In Brandenburg, Interior Minister Jörg Schönbohm of the Christian Democratic Union (CDU) said that the state was considering limiting surveillance to people getting on and off trains in an attempt to dodge the controversial topic of data protection.
However, federal data protection czar Peter Schaar has pleaded for more to be done, with extra staff and cameras placed at all railway stations and on trains to increase security.
German bombs 'mass murder' bid
BBC News: 18 August 2006
Police are still trying to work out why the devices did not explode
German police have ruled out blackmail as the reason why two bombs were left on trains on 31 July - and now believe it was a failed terror attack.
The bombs were in identical black cases on trains in Dortmund and Koblenz.
They had been timed to explode 10 minutes before the trains arrived, said federal crime chief Joerg Ziercke.
"We are now working on the basis that this was the work of a terrorist group... and was an attempt to kill a large number of people," he said.
Police want to trace two men seen on CCTV wheeling cases at Cologne station.
Initial suggestions that the bombs may have been an attempt to blackmail a train company had been ruled out, Mr Ziercke said.
He said police were working on the theory that the group responsible were based in Germany.
The Arabic note found with one of the bombs lists grocery items
The devices consisted of gas canisters, alarm clocks, wires, batteries and a flammable liquid in soft drink bottles.
A handwritten note in Arabic, listing groceries, a telephone number in Lebanon and packets of starch labelled in Arabic and English, were also found.
Mr Ziercke said up to 100 investigators were trying to work out why the devices failed to detonate. "We still have many unanswered questions," he said.
He appealed to the public for help in tracking down the people who planted the device.
Germans publish stills of botched terror suspects
Financial Times: August 18 2006
By Bertrand Benoit in Berlin
German investigators on Friday published photographs of two suspects wanted in connection with a botched terrorist attack on regional trains last month that was intended to cause casualties on an “unimaginable” scale.
Wolfgang Schäuble, interior minister, announced fresh security measures in reaction to the attempted attack, including intensified police surveillance of railway stations and luggage searches. He urged regional governments, responsible for police work, and the public to raise their vigilance.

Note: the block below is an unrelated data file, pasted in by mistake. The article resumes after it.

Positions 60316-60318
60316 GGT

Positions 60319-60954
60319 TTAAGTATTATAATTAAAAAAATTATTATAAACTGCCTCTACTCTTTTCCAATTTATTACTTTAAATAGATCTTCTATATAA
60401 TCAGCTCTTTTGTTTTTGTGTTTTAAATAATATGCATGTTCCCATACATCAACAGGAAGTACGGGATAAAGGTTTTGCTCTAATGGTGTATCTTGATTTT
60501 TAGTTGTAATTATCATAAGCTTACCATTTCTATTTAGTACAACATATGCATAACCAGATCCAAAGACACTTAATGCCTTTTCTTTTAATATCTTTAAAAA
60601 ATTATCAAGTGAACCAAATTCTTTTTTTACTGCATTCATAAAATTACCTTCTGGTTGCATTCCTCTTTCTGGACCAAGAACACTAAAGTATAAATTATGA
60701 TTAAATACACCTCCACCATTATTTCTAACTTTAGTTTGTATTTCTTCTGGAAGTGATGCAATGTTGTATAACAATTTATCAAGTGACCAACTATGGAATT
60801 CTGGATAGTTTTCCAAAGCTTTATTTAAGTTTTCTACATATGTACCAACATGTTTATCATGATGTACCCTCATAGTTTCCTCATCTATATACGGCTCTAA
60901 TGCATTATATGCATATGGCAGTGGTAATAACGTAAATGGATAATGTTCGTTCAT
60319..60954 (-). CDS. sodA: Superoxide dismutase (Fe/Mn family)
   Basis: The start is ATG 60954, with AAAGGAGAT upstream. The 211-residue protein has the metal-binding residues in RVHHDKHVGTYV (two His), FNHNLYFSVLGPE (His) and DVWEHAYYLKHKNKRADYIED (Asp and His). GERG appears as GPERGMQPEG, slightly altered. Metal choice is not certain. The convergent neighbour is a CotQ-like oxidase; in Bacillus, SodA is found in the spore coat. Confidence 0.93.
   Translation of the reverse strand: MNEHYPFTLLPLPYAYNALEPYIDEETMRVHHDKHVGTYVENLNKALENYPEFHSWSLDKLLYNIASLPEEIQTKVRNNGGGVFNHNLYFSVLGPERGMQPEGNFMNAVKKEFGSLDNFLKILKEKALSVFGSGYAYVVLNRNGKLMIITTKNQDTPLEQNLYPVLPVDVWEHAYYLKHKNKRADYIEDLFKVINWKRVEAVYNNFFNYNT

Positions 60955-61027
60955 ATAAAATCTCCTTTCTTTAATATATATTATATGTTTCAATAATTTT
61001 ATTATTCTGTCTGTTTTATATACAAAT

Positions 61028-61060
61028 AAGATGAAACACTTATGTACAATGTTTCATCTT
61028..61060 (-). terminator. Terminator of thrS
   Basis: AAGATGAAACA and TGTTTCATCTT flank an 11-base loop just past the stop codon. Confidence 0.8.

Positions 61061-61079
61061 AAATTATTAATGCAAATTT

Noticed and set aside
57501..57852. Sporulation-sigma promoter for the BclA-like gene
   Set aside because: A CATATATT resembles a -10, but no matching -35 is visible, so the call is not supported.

The stills, grabbed from security camera recordings at Cologne’s railway station, showed two men, aged 20 to 30, who investigators said had planted powerful makeshift bombs on two regional trains that passed through the station on July 31.
“We must take these events extremely seriously and, unfortunately, we must assume that there is a danger of a renewed attempt,” Mr Schäuble said. “We cannot afford to be sitting on our hands.”
The bombs – gas containers and fuel bottles packed in suitcases – were found by passengers after they failed to detonate because of what Jörg Ziercke, head of the Federal Criminal Office, called “a construction flaw”.
The detonators showed the bombs were intended to explode simultaneously shortly before the two trains – headed for Koblenz and Dortmund in western Germany – reached their final stop, causing “deaths on a considerable scale”, Mr Ziercke said.
The authorities have offer-ed up to €50,000 ($64,000, £34,000) for information on the men, who it said were being treated as members of a domestic terrorist organisation.
The dark-haired men of medium build are clearly seen on the shots, with one of them wearing a football shirt and cargo pants. The fact they were both carrying several pieces of luggage suggested they might have left the country after planting the bombs, security officials said.
Among items recovered from the suitcases were a pack of starch purchased in an Essen spice shop, a handwritten shopping list in Arabic and a scrap of newspaper, pointing to links with the Lebanon.
News of the aborted attack has caused shock in Germany, where opinion polls show terrorism ranking low on the list of people’s fears and far behind unemployment and declining income.
Since last month’s find, several regional governments have said they wanted to boost video surveillance of stations and other areas. Such plans have failed before over privacy concerns.